Translarna Fast Track - access to treatments

Translarna (also known as ataluren) is a treatment for people with Duchenne muscular dystrophy with a nonsense genetic mutation, manufactured by pharmaceutical company PTC Therapeutics. It is currently available to eligible children aged 2 and over with Duchenne muscular dystrophy through a Managed Access Agreement (MAA) in England (which also covers Wales and Northern Ireland) and through the ultra-orphan pathway in Scotland.

In May 2021, NICE announced that the MAA had been extended from June 2021 to January 2023, by which point they will have made a full assessment of whether it should be provided on the NHS in the longer-term. In Scotland, access through the ultra-orphan pathway is available until early 2024.

MDUK is a member of the Managed Access Oversight Committee (MAOC) for Translarna and will be working with the Duchenne community to fully engage in both the NICE and SMC processes.

2022 NICE Appraisal

On 30 September 2022, NICE published its draft guidance on Translarna (also known as ataluren)

The draft guidance recognises the clinical effectiveness of Translarna and that the treatment is likely to slow the progression of Duchenne muscular dystrophy. It also recognises that Translarna has a positive impact on the lives of people receiving it and on caregivers. However, at this stage NICE is concerned about the cost effectiveness of the treatment.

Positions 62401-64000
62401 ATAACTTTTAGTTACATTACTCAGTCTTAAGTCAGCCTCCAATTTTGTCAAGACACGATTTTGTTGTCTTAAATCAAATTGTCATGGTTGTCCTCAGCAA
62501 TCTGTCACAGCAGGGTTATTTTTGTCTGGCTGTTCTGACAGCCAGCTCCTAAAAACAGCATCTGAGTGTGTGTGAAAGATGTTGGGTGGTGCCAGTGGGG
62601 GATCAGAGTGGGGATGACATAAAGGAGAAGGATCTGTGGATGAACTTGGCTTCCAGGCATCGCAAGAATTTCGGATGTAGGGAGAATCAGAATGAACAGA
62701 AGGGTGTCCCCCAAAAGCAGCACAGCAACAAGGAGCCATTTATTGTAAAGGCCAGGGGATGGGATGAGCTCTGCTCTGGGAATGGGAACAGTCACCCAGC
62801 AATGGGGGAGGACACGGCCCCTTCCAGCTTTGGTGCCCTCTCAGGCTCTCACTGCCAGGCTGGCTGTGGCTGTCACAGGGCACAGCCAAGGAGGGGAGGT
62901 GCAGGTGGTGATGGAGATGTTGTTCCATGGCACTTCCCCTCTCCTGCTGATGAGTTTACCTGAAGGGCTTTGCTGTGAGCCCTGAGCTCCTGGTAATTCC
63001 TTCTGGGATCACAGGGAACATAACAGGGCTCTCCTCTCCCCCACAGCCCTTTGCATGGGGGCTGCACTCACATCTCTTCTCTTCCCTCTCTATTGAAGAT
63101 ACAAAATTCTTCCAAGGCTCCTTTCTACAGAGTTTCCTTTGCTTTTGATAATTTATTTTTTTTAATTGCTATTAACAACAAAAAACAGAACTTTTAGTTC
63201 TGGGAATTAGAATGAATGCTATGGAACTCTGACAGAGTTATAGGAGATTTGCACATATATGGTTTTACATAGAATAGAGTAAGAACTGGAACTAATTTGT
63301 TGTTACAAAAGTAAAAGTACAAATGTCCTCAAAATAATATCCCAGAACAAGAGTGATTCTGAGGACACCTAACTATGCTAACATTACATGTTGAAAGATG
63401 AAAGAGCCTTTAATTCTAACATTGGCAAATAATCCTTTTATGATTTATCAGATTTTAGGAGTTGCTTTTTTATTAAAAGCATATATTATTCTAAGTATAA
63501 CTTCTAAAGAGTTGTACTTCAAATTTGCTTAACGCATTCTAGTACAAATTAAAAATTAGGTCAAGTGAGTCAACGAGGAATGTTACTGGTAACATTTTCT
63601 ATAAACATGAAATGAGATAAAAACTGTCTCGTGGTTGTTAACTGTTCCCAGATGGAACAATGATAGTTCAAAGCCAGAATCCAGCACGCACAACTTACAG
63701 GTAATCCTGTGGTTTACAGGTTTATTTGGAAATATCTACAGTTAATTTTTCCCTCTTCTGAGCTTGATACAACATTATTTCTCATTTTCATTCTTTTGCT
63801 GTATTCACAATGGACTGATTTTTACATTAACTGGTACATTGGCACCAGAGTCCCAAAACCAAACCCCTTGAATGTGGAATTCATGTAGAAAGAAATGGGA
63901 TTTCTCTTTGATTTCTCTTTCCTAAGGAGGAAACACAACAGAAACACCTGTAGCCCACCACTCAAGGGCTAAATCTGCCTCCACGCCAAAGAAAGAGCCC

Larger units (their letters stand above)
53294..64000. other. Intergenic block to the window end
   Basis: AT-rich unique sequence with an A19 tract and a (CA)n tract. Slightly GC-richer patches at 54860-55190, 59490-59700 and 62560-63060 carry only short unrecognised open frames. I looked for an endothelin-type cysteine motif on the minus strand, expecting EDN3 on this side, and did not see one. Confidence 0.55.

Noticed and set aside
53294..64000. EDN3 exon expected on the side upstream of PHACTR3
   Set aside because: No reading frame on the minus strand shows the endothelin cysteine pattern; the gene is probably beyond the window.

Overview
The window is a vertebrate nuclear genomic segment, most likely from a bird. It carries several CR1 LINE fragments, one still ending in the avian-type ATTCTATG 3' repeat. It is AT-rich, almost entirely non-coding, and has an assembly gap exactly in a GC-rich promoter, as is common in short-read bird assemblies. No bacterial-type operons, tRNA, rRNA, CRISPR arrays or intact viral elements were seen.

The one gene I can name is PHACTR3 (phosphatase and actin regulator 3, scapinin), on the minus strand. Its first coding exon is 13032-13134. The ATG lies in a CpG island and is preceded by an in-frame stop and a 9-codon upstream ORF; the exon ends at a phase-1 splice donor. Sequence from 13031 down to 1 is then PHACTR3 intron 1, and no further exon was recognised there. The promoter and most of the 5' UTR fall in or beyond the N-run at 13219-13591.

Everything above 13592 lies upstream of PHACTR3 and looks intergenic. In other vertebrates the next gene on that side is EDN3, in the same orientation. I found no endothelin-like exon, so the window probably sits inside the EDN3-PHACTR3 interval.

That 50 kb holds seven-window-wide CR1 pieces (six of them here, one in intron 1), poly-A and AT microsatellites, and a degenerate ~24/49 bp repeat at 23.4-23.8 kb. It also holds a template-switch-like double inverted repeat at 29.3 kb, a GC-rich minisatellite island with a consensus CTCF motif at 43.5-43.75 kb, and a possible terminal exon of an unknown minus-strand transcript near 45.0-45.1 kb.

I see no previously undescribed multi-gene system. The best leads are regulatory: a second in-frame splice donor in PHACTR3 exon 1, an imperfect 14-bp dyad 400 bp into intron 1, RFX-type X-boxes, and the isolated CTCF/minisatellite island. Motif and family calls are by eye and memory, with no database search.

This has led to the draft guidance recommending that while anyone currently receiving Translarna should continue to do so after the MAA ends in January 2023, the NHS should not provide the treatment to newly diagnosed patients after that date. This draft recommendation is now subject to consultation until 21 October 2022, with a final decision likely by January 2023.

The uncertainties around the cost-effectiveness of Translarna highlighted in the draft guidance include how quality-of-life differences between people receiving Translarna and other people with Duchenne muscular dystrophy are measured, how caregivers’ quality of life is measured, and the age at which people are likely to start receiving Translarna. 

Muscular Dystrophy UK (MDUK) has been working alongside individuals, families and other patient organisations throughout the MAA and the appraisal process. We welcome the recognition of the clinical effectiveness of Translarna and the news that people currently receiving it will be able to continue to do so until they and their NHS clinician jointly consider it appropriate to stop.

We are, however, very disappointed that at this stage it is not being recommended for people diagnosed after January 2023. It is not unusual for a treatment to receive this type of decision at this stage and for it to then be recommended for use after the consultation stage. MDUK will continue to work in partnership with individuals, families and other patient groups to engage in the consultation process. We urge NICE and PTC Therapeutics, the company that manufactures Translarna, to work together without delay to address the concerns around cost-effectiveness that have been raised at this stage, and for all parties to show flexibility to ensure that people diagnosed after January 2023 can have access to the treatment.

On Wednesday 5 October we held a community virtual briefing to explain the draft decision and outline next steps. You can view the recording here.